Given the recent market hype surrounding cryptocurrency, is Stellar Lumens (CCC:XLM-USD) worth a shot? Cryptocurrencies are inherently volatile, and it’s easy to argue that they represent a bubble.
My point is that investors who choose to do so, should choose to do so wisely. The simple advice here is this: don’t bet any more than you are willing to lose.
Okay, I’ll step down from my soapbox now. Let’s try to figure out if XLM’s 500%+ price appreciation since mid-November makes sense.
I’ll be the first to admit that the cryptocurrency market remains largely opaque to me. That’s why I believe in using Bitcoin (CCC:BTC-USD) as an anchor point. As the leader in the market, it should largely pull other cryptos up or down with its price movements. To a lesser degree, that’s also true of Ethereum (CCC:ETH-USD).
Stellar Lumens took off out of nowhere on Nov. 19. Bitcoin began its ascent from $11k to its current price above $55k in late October. Ethereum didn’t begin its recent price tripling until sometime around Christmas.
It’s difficult for me to say that XLM is simply the beneficiary of the larger cryptocurrency push.
It looks like it rose somewhat independently of the market leaders.
Of course, XLM could also catch on with r/wallstreetbets, celebrities, celebrity investors, or any of the other groups who’ve managed to shake up Wall Street of late. Then it could really explode.
What’s The Use?
One of the uses of Stellar Lumens, Lumens being Stellar’s native token, is that you can digitize value and then issue and redeem claims on it. That means users can turn any asset into a token. The token is really a representation of that particular asset which can then be traded.
The company also has its own native currency called Lumens. The important thing to remember is that Stellar allows any asset to be tokenized and then traded through its platform.
Stellar also allows two parties in distinct countries to make and receive payments without exchange risk or delays.
The example the company gives on its website is one in which an American company settles a bill with a Mexican company by paying in USD tokens while the Mexican company receives Mexican Pesos. Basically, neither side can end up holding currency that they don’t want as the transaction is settled as a single movement on Stellar’s ledger.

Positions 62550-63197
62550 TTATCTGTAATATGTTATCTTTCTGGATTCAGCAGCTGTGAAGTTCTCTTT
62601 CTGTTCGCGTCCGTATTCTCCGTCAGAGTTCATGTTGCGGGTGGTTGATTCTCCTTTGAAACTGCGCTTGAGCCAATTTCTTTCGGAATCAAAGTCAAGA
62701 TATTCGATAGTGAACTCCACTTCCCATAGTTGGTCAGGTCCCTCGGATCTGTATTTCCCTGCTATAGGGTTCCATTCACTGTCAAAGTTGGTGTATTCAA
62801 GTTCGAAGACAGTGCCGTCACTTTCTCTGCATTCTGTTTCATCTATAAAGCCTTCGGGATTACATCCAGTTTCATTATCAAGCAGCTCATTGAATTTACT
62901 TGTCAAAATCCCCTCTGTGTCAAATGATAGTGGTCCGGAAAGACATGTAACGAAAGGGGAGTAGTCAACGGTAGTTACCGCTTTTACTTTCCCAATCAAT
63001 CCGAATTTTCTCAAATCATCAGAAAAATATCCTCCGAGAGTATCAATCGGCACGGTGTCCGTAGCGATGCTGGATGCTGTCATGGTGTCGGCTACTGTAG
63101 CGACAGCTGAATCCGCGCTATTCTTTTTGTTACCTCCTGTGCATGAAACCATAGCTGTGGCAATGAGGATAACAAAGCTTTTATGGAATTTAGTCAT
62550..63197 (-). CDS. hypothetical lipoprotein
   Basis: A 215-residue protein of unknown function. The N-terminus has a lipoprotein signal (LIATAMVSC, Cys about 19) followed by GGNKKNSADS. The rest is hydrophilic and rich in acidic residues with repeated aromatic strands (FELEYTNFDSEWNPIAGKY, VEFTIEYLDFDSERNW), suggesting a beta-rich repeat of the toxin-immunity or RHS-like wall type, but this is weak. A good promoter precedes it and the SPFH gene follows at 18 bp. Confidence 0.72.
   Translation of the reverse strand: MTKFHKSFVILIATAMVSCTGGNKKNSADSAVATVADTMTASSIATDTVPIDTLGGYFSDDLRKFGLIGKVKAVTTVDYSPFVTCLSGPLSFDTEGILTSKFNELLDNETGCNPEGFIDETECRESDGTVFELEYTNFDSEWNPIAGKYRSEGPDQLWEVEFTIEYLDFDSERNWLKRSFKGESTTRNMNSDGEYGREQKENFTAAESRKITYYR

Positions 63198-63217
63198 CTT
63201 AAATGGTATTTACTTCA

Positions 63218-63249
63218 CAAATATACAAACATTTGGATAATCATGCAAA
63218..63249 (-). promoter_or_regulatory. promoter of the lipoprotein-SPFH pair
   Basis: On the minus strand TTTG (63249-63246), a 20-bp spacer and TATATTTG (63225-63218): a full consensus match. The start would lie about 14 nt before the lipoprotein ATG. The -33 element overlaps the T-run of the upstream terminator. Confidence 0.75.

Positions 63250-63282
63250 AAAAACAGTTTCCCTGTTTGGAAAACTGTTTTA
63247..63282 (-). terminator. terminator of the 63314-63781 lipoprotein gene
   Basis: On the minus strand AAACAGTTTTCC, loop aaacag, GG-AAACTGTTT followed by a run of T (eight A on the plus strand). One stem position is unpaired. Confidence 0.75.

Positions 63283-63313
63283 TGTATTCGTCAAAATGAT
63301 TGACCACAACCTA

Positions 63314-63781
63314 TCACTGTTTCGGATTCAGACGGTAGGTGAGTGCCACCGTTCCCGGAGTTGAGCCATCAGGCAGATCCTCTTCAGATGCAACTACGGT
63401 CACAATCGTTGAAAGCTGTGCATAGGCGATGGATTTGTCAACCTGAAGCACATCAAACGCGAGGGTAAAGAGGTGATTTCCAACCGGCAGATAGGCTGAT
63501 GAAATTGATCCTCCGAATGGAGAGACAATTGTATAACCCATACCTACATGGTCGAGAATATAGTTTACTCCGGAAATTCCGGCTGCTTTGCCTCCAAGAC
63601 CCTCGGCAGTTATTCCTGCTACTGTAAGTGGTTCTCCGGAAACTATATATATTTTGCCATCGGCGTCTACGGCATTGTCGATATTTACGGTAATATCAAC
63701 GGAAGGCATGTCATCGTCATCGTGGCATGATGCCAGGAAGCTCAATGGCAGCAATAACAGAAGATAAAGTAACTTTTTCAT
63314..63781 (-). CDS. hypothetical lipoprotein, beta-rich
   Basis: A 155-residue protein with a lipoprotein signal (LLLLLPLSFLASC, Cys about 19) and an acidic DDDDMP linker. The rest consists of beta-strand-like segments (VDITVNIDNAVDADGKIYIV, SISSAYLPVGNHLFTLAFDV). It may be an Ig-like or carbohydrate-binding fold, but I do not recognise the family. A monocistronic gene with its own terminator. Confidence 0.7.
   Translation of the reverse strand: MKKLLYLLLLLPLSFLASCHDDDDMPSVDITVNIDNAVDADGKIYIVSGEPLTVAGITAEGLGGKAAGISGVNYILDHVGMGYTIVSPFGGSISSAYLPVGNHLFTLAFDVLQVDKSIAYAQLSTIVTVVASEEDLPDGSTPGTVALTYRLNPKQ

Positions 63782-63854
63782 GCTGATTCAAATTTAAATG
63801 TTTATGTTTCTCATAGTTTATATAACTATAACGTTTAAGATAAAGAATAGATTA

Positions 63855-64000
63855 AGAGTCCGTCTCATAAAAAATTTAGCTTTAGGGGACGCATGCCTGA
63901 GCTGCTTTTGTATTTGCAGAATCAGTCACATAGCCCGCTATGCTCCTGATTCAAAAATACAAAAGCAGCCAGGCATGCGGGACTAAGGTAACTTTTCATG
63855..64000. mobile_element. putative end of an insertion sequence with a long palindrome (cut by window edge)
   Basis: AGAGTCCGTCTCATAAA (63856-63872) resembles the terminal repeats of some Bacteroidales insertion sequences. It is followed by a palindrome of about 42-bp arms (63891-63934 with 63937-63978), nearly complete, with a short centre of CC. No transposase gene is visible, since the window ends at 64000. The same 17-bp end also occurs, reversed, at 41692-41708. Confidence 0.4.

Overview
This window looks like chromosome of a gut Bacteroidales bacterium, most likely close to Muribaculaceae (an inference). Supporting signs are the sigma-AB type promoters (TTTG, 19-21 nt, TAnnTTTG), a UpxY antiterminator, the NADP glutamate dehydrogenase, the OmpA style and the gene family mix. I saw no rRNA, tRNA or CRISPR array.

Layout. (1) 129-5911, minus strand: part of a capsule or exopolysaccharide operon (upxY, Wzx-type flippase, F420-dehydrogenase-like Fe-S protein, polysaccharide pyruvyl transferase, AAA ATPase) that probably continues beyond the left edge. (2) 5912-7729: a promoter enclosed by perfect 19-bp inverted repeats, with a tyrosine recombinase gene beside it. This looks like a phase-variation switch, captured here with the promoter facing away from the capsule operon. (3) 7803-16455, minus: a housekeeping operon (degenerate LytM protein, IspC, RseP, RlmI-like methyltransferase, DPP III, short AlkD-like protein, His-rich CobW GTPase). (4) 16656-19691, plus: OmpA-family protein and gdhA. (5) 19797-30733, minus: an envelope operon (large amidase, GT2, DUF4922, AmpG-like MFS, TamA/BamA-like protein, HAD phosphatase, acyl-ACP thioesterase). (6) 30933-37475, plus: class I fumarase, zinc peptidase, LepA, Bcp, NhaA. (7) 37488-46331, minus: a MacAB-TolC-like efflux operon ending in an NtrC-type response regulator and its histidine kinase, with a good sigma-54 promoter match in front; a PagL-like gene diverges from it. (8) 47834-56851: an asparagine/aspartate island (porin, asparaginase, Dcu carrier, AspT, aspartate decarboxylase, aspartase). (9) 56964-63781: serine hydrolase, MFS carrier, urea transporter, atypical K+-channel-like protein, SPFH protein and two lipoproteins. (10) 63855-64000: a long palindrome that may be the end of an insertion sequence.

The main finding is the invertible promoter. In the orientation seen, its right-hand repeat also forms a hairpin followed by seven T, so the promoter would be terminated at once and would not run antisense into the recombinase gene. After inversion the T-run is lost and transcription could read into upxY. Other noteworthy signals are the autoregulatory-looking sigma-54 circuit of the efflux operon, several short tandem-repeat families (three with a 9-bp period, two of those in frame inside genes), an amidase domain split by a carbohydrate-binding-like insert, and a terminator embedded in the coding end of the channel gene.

There are currently 50 billion Lumens in existence. But it wasn’t always that way. When the network came online in 2014, 100 billion Lumens were issued. They aren’t mined as Bitcoin is. They were simply issued at that time and then the supply was increased by 1% annually thereafter.
That policy was ended in 2019 when the total supply was limited to 50 billion for the entirety of the currency. It will not be increased according to the Stellar website.
Of the 50 billion Lumens that exist, 20 billion are currently in circulation. The Stellar Development Foundation holds the remaining 30 billion coins. It will use them to develop and promote the currency and platform.
Currently, Stellar has 4.3 million accounts using its platform. The company requires that each account hold 1 Lumen minimum. I have no idea if Stellar will grow or shrink, but it is currently one of the larger cryptos.
The company’s current 22.46 billion coins in circulation put its market capitalization north of $11 billion. XLM currently trades above 50 cents each coin.
Whenever I write about crypto I try to provide as many facts as I can. Everything is obviously shaking out in the space and placing a value on a given cryptocurrency is exceedingly difficult. Frankly, there isn’t much to compare against.
One important aspect is what actual use do we as potential investors know a given cryptocurrency possesses? I laid out some of that above. I can’t say that that means you should go out and buy XLM or not based on that. In fact, despite understanding a bit about XLM myself now, I believe it remains speculative at best. I feel the same about Bitcoin as well.
Honestly though, why not gamble a bit? Times are crazy. Markets are nuts. Just don’t bite off more XLM than you can chew.
On the date of publication, Alex Sirois did not have (either directly or indirectly) any positions in the securities mentioned in this article.